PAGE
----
Video: Never-Seen-Before Electric Boards Are Becoming a Hot New Trend in the Surfing Community

Published 02/26/2023, 1:37 PM EST

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With social media, it doesn’t take long for an idea to turn into a trend and spread like wildfire. Lately, trending in the surfing world are electric surfboards. These electric boards do not require the surfer to paddle. Even the waves can be hit in a standing position. With the additional speed and thrill it brings with them, these boards have gained immense fame among thrill seekers.

Though they were invented several decades ago in Sydney, Australia, their demand has now reached the Asian coasts, in South China. A recent video by China Xinhua News, shows youthful Chinese surfers enjoying testing the new boards in the waters.

Rise of the e-surfing era


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Initially, E-surfing was invented nearly a century ago to facilitate lifeguards in their rescue missions on the coasts of Sydney’s Bondi Beach. However, the idea couldn’t stay afloat for long and was shelved for another two and a half decades. After failing to succeed in 1935, it wasn’t until 1960 that a surfboard with a motor was developed. It was done by the watersport enthusiast, Hobart ‘Hobie’ Alter. Over the years there have been major modifications in the original innovation. Now, instead of motors these boards run on lithium-ion batteries and enable surfers to smoothly glide through the water at a thrilling speed. This video shared by China Xinhua News shows just how smooth it can be.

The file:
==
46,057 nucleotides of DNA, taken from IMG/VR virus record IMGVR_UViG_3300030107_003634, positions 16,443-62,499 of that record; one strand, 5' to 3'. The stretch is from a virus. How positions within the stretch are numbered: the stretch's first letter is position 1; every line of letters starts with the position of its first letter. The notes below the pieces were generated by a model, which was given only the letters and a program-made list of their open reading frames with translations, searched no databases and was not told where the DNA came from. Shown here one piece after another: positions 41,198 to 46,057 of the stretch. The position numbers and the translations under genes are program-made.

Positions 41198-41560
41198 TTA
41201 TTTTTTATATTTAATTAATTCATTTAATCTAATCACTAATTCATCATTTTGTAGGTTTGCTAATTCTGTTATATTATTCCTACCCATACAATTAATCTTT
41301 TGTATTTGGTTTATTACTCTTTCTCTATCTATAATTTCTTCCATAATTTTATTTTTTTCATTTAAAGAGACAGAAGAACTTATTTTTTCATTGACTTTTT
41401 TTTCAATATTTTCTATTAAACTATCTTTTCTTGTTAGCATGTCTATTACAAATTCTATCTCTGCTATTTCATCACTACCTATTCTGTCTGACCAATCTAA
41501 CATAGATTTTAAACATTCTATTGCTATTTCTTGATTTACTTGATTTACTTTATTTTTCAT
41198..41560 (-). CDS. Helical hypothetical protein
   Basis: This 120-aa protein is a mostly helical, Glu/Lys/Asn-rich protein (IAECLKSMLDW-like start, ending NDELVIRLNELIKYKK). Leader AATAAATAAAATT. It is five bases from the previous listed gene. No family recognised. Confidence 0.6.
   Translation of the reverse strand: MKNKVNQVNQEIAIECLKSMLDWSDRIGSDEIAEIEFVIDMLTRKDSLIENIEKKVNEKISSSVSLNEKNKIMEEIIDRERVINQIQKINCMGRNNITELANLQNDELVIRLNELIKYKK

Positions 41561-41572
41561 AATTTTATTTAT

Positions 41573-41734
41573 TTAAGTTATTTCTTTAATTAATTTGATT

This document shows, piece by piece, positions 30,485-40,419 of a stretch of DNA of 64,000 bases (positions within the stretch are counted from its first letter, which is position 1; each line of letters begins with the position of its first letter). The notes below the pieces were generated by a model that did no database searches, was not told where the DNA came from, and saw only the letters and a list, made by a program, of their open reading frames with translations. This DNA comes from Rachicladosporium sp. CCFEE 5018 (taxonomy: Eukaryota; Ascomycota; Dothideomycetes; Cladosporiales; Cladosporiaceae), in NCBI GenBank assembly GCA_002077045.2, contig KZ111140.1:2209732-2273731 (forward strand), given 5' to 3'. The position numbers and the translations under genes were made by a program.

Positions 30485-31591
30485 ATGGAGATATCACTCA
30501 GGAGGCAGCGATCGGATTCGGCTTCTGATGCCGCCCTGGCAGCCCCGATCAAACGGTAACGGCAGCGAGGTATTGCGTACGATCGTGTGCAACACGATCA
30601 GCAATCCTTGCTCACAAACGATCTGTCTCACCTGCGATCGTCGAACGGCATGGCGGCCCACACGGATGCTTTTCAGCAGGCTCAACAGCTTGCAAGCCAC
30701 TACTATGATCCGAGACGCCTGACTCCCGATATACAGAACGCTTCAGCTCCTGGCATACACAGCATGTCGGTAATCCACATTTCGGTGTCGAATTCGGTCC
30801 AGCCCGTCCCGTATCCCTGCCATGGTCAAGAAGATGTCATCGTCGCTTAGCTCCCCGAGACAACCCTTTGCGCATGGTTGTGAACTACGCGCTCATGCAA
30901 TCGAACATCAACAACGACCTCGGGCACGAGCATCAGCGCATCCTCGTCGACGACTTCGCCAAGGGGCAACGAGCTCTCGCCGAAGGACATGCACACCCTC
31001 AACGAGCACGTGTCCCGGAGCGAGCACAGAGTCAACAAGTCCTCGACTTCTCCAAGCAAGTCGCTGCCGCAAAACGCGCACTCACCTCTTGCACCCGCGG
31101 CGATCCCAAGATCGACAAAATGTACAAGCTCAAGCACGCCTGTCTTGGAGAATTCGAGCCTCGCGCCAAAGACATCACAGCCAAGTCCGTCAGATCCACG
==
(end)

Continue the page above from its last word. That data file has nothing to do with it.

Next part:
The video is from Shenzhen, a city in southeastern China. A China-based company makes these electric surfboards featured in the video. Hitting across the waterways in the Guangdong province, these boards can speed up to 45 km/hr. The batteries used in these boards can support a 3-hour-long ride. This brings us to the question of how the board functions.

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Mechanism of electric boards


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As mentioned above, present-day electric surfboards run on lithium-ion batteries. Furthermore, they are controlled by handheld wireless remotes. These remotes activate the electric jet propulsion attached to the boards.

While it does not mean this invention will replace the OG boards, its target is to broaden market potential. While the original boards require a special skill set for surfers to catch the waves, the same isn’t expected of the surfers who ride these e-surfboards. All the riders would need to know is how to maintain their balance when the waves eventually hit.


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These e-surfboards have gradually caught the attention of watersports enthusiasts and are spreading across various countries and continents.


Written by:

Aaradhana Singh


One take at a time

Aaradhana Singh is a US Sports writer for EssentiallySports. The holder of a Diploma in Journalism and Mass Communication, Aaradhana has previously worked as an editor/writer with Asiana Times for the better part of a year. A sports person at heart with a curious mind, Aaradhana is someone who is always up for fun and adventure.
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Edited by:

Anupama Ghosh